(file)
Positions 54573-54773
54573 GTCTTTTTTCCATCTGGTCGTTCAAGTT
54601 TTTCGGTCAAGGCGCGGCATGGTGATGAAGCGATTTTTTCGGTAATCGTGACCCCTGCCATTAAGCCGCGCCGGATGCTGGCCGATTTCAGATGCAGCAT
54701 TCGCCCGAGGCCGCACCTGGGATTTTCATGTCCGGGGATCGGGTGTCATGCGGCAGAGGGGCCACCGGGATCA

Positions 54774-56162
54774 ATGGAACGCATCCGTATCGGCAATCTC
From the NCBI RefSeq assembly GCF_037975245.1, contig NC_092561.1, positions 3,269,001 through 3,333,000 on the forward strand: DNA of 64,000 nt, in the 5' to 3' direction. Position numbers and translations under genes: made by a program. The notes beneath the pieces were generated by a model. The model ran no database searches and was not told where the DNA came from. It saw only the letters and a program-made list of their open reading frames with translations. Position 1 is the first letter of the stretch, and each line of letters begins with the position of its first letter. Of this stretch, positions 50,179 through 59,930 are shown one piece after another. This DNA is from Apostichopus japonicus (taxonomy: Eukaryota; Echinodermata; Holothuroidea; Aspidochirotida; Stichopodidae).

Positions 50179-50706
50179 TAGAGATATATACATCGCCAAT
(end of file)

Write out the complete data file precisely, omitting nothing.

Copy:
Positions 54573-54773
54573 GTCTTTTTTCCATCTGGTCGTTCAAGTT
54601 TTTCGGTCAAGGCGCGGCATGGTGATGAAGCGATTTTTTCGGTAATCGTGACCCCTGCCATTAAGCCGCGCCGGATGCTGGCCGATTTCAGATGCAGCAT
54701 TCGCCCGAGGCCGCACCTGGGATTTTCATGTCCGGGGATCGGGTGTCATGCGGCAGAGGGGCCACCGGGATCA

Positions 54774-56162
54774 ATGGAACGCATCCGTATCGGCAATCTC
From the NCBI RefSeq assembly GCF_037975245.1, contig NC_092561.1, positions 3,269,001 through 3,333,000 on the forward strand: DNA of 64,000 nt, in the 5' to 3' direction. Position numbers and translations under genes: made by a program. The notes beneath the pieces were generated by a model. The model ran no database searches and was not told where the DNA came from. It saw only the letters and a program-made list of their open reading frames with translations. Position 1 is the first letter of the stretch, and each line of letters begins with the position of its first letter. Of this stretch, positions 50,179 through 59,930 are shown one piece after another. This DNA is from Apostichopus japonicus (taxonomy: Eukaryota; Echinodermata; Holothuroidea; Aspidochirotida; Stichopodidae).

Positions 50179-50706
50179 TAGAGATATATACATCGCCAAT